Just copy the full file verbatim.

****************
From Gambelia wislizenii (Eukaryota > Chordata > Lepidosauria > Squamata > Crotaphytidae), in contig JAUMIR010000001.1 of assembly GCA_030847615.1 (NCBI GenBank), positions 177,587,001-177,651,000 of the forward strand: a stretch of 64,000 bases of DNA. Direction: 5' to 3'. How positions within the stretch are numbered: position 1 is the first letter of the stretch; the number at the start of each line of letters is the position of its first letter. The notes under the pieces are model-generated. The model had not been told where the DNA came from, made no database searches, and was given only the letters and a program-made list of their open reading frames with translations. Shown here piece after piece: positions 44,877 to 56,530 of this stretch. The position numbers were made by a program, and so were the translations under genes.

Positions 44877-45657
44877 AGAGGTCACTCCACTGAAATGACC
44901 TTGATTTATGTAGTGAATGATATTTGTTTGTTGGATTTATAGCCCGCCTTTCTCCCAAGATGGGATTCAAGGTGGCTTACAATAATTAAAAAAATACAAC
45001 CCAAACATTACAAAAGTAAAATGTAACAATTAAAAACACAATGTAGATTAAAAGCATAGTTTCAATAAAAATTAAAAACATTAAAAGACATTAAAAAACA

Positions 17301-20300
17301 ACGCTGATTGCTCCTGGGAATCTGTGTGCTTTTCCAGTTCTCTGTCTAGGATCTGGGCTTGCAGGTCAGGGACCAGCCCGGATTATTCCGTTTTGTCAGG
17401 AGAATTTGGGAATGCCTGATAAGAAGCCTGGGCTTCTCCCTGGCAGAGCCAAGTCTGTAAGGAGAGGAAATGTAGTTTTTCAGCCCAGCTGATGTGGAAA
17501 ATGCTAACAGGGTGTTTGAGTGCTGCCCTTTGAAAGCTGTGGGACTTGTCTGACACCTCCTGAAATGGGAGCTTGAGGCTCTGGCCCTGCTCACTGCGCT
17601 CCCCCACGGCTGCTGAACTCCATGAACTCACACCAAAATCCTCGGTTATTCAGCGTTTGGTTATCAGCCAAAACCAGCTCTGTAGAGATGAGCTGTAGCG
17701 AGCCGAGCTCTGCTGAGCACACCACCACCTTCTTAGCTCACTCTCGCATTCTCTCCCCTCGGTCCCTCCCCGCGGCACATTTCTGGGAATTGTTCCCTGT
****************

From Gambelia wislizenii (Eukaryota > Chordata > Lepidosauria > Squamata > Crotaphytidae), in contig JAUMIR010000001.1 of assembly GCA_030847615.1 (NCBI GenBank), positions 177,587,001-177,651,000 of the forward strand: a stretch of 64,000 bases of DNA. Direction: 5' to 3'. How positions within the stretch are numbered: position 1 is the first letter of the stretch; the number at the start of each line of letters is the position of its first letter. The notes under the pieces are model-generated. The model had not been told where the DNA came from, made no database searches, and was given only the letters and a program-made list of their open reading frames with translations. Shown here piece after piece: positions 44,877 to 56,530 of this stretch. The position numbers were made by a program, and so were the translations under genes.

Positions 44877-45657
44877 AGAGGTCACTCCACTGAAATGACC
44901 TTGATTTATGTAGTGAATGATATTTGTTTGTTGGATTTATAGCCCGCCTTTCTCCCAAGATGGGATTCAAGGTGGCTTACAATAATTAAAAAAATACAAC
45001 CCAAACATTACAAAAGTAAAATGTAACAATTAAAAACACAATGTAGATTAAAAGCATAGTTTCAATAAAAATTAAAAACATTAAAAGACATTAAAAAACA

Positions 17301-20300
17301 ACGCTGATTGCTCCTGGGAATCTGTGTGCTTTTCCAGTTCTCTGTCTAGGATCTGGGCTTGCAGGTCAGGGACCAGCCCGGATTATTCCGTTTTGTCAGG
17401 AGAATTTGGGAATGCCTGATAAGAAGCCTGGGCTTCTCCCTGGCAGAGCCAAGTCTGTAAGGAGAGGAAATGTAGTTTTTCAGCCCAGCTGATGTGGAAA
17501 ATGCTAACAGGGTGTTTGAGTGCTGCCCTTTGAAAGCTGTGGGACTTGTCTGACACCTCCTGAAATGGGAGCTTGAGGCTCTGGCCCTGCTCACTGCGCT
17601 CCCCCACGGCTGCTGAACTCCATGAACTCACACCAAAATCCTCGGTTATTCAGCGTTTGGTTATCAGCCAAAACCAGCTCTGTAGAGATGAGCTGTAGCG
17701 AGCCGAGCTCTGCTGAGCACACCACCACCTTCTTAGCTCACTCTCGCATTCTCTCCCCTCGGTCCCTCCCCGCGGCACATTTCTGGGAATTGTTCCCTGT